Defense Minister Moshe Ya'alon has been in the hot seat of late for criticizing the United States government. First there were Ya’alon’s off-the-record statements of March 11, in which he termed US Secretary of State John Kerry “obsessive and messianic” and said Kerry should just “take his Nobel Prize and leave us alone.”
Then there were Ya’alon’s comments in a speech at a Tel Aviv University event on March 17, in which he once again appeared to suffer from foot in mouth disease: “If you sit and wait at home, the terrorism will come again,” said Ya’alon. “Even if you hunker down, it will come.
This is a war of civilizations. If your image is feebleness, it doesn’t pay in the world. Nobody will replace the United States as global policeman. I hope the United States comes to its senses. If it doesn’t, it will challenge the world order, and the United States is the one that will suffer.”
Ya’alon was also reported to have said that America’s aid to Israel should be “seen in proportion,” and that aid to Israel is not a one-way street.
“It isn’t a favor America is doing, it’s in their interest,” he said. “They get quality intelligence and technology.
We invented [the] Iron Dome [anti-rocket system]. The wings of the F-35 stealth fighter – we invented. We invented the Arrow [missile system].”
The upshot is that within the space of one week Ya’alon had the entire hierarchy of the U.S. government royally, um, up in arms over what was perceived as criticism of Israel’s dear paternal ally, the United States of America. The first time around, State Department Spokeswoman Jennifer Psaki said Ya'alon's remarks were, "offensive and inappropriate especially given all that the U.S. is doing to support Israel's security needs."
"Secretary Kerry and his team, including General John Allen, have been working day and night to try and promote a secure peace for Israel because of the secretary's deep concern for Israel's future. To question Secretary Kerry's motives and distort his proposal is not something we would expect from the defense minister of a close ally," said Psaki.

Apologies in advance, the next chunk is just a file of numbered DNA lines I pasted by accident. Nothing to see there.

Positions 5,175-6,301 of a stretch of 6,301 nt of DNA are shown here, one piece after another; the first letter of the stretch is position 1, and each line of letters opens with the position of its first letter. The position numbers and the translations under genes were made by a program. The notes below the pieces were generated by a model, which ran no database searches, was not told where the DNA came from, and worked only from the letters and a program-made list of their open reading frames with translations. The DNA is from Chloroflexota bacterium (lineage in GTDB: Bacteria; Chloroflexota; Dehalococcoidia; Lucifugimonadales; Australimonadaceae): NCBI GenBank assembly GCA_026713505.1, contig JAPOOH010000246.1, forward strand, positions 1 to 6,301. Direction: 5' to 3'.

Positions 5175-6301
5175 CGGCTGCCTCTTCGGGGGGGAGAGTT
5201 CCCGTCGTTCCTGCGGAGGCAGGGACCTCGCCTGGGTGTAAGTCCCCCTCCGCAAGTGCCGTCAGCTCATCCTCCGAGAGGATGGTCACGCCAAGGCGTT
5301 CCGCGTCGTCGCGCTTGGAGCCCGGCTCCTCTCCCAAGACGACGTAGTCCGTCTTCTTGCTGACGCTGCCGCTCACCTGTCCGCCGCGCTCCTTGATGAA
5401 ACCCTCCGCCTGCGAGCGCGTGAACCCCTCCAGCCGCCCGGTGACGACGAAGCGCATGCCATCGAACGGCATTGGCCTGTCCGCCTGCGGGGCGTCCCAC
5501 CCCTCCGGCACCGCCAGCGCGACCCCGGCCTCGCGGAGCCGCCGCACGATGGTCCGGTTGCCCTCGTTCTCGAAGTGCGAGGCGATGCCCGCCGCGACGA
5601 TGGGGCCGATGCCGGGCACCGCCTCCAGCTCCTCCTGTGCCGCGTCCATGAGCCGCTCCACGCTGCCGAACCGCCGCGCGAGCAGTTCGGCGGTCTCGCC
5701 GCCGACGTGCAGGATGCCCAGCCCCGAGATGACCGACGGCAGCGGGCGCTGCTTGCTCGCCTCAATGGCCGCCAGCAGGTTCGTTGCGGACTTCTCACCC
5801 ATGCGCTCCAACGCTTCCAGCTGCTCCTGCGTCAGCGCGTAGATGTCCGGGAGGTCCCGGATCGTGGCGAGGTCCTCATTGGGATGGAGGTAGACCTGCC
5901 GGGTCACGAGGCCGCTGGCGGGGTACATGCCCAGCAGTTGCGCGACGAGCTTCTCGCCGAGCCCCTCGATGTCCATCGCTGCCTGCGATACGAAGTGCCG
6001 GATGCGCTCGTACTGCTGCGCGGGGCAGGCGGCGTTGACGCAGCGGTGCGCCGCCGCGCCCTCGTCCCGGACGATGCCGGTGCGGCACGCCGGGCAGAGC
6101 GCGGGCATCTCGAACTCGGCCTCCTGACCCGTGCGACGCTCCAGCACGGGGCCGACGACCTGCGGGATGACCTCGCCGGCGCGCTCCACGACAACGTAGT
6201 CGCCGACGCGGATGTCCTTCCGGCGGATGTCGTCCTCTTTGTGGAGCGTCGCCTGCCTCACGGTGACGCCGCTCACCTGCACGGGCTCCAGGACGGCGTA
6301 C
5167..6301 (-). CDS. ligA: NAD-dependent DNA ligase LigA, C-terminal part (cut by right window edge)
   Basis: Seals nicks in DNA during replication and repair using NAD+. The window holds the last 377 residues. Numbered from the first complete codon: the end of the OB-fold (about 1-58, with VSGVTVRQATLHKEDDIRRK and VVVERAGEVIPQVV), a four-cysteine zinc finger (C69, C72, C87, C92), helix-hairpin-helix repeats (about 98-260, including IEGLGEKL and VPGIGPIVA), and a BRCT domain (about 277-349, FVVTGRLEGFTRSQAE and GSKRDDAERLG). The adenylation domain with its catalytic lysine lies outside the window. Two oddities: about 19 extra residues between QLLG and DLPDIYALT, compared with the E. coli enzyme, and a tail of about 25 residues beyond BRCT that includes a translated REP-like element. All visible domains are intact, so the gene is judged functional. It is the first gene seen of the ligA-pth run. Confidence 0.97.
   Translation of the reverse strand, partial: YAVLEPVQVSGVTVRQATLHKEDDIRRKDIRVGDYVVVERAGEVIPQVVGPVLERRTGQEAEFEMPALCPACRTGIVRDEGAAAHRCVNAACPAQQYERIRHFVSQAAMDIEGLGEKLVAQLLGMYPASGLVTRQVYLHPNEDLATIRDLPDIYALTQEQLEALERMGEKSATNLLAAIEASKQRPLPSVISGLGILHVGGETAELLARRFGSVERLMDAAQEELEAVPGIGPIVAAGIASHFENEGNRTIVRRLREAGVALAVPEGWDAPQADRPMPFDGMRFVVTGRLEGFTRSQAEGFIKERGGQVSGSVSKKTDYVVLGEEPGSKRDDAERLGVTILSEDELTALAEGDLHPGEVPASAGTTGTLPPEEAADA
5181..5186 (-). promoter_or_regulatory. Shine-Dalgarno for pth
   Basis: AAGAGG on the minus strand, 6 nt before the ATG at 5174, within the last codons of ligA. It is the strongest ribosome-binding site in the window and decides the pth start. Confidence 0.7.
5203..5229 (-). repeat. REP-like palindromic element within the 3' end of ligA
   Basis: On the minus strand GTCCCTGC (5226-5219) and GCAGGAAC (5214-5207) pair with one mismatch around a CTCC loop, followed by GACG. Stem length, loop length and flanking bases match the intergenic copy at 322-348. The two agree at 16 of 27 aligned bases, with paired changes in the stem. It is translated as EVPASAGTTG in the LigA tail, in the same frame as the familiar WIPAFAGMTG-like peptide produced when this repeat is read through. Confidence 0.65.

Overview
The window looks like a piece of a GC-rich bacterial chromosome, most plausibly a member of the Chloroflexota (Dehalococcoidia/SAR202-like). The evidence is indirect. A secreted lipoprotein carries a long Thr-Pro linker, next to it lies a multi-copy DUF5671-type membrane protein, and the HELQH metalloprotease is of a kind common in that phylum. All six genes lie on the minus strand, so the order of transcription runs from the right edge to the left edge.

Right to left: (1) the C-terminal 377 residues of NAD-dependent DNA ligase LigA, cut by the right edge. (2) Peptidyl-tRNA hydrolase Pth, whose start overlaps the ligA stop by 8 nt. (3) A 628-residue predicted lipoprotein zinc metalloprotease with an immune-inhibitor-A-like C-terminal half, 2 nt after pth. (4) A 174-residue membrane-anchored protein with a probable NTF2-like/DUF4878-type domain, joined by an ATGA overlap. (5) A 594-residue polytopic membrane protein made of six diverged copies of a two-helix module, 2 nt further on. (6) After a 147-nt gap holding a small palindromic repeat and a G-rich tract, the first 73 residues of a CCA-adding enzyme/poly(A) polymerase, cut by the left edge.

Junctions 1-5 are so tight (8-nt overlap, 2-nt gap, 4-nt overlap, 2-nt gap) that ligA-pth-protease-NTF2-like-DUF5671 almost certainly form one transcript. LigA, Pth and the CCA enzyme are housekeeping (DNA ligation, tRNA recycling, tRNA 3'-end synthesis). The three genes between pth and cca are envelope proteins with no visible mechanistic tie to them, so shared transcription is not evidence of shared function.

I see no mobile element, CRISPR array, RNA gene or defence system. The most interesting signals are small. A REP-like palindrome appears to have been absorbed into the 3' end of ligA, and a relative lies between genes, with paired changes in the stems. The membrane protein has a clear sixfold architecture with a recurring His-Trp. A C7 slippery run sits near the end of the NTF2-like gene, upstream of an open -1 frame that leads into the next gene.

Both times, Israel’s Defense Minister was forced to apologize for saying what he said, though it was only the truth: what most Israelis think and feel about America.
Meantime, how often is it we in Israel have heard talking heads in Washington and elsewhere pontificate that the “settlements are unhelpful” (Google the phrase and see how enduring that statement is since at least 1981 up to the present time) or heard rumors that senior officials are seeking to replace Israeli leaders?
Why is it that the U.S. takes the position that it is within its rights to dictate Israeli policy while Israel, supposedly an ally of the U.S., is not allowed to comment on U.S. policy?
You could just hear Psaki’s foot tapping when reading this March 21st statement,
“We still have remaining concerns about Ya’alon’s pattern of behavior. I think we clearly expressed our displeasure by his offensive comments and an apology would be a natural next step.”
(photo credit: Varda Epstein)
Here is the problem with this attitude that criticism can only come from the U.S. to Israel and not the other way around: it trickles down to U.S. citizens. How many times have I been lectured on a Facebook thread about not being suitably grateful to America or to President Obama for all their beneficence and benevolence, vis-à-vis the Jewish State? How many times have I been forced to repeat the following ideas?
- • U.S. aid to Israel must be spent in the U.S.
- • The aid to Israel comprises only 3% of Israel’s defense budget
- • Israel improves the U.S. defense materiel it receives and then trains Americans in the use of same
How many times have I been forced to explain the double standards in place here? How the U.S. forces Israel to release terrorists from prison and then is up in arms when President Karzai of Afghanistan does exactly the same thing. How many times do I have to explain that there is no good reason for Pollard to be incarcerated for giving an ally (Israel), information that the U.S. was bound by agreement to provide to that ally freely?
Enough of the paternalistic attitude. Israelis are fed up. We feel like geese with our feet tacked to the floor being force-fed American peace agreements so someone somewhere else can eventually eat foie gras.
It sickens us as proud Israelis and makes us do a slow burn.
What we want now is some respect. We’ve built an amazing country in an impressively short period of time. We deserve recognition and respect. And we reserve the right to tell off our ally when it’s totally off-base, as it so often is these days.
When Ya’alon speaks the truth, and I hope he will continue to do so, wouldn’t it be healthier for the U.S. to take a look at what he says and analyze these statements for the truths they contain instead of getting bent all out of joint over a wise man speaking his thoughts and feelings? The U.S. is, unfortunately, not the all-powerful machine it thinks it still is. And Israel, at this stage in time, should not have to kowtow to a lot of hot air and umbrage.